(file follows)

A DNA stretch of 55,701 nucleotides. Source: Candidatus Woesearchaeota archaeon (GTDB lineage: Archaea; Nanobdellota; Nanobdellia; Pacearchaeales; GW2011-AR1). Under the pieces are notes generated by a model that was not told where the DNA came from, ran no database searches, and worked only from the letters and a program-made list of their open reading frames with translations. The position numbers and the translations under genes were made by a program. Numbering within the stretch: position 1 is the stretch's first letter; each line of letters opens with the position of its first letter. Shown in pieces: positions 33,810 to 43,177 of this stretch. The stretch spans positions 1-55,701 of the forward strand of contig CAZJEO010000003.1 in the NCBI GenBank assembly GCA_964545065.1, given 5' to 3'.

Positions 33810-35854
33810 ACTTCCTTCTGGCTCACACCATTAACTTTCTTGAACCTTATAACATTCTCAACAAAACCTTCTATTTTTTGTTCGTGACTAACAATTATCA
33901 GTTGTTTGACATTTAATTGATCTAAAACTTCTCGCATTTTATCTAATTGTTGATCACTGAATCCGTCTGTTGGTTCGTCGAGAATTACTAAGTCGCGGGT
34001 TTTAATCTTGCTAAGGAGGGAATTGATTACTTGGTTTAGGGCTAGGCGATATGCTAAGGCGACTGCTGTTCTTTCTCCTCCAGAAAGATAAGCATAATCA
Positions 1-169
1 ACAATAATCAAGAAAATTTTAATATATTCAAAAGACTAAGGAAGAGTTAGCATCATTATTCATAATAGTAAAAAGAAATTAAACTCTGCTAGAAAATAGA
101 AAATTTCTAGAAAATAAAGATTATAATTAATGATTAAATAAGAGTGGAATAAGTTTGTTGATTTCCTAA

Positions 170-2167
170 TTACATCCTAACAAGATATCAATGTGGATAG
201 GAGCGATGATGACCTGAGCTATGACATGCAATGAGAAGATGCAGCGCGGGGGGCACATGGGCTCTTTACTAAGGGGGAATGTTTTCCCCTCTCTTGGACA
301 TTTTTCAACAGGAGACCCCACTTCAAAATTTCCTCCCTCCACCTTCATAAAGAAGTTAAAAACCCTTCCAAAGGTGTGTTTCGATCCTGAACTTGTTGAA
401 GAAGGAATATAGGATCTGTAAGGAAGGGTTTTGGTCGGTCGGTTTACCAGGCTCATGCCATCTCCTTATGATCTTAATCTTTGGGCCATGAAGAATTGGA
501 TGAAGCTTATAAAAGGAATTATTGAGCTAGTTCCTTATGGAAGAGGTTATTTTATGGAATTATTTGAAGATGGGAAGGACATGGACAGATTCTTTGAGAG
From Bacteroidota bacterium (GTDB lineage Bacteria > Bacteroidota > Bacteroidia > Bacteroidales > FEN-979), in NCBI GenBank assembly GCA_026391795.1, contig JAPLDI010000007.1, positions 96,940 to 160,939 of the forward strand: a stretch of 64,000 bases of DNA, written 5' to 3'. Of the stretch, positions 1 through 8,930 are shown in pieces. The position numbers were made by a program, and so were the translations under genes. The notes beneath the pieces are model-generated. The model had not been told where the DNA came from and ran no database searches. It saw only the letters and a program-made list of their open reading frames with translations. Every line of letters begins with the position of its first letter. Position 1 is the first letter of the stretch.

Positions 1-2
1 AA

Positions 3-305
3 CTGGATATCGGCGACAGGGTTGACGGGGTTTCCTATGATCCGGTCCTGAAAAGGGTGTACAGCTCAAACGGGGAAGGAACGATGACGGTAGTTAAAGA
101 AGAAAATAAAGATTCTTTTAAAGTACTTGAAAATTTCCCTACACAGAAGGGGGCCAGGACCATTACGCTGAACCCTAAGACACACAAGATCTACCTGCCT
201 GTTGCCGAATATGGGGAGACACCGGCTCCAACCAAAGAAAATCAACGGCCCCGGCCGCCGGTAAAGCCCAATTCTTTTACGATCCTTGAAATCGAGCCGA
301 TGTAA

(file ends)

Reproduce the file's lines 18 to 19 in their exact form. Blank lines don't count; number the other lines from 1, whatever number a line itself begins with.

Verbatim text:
Positions 3-305
3 CTGGATATCGGCGACAGGGTTGACGGGGTTTCCTATGATCCGGTCCTGAAAAGGGTGTACAGCTCAAACGGGGAAGGAACGATGACGGTAGTTAAAGA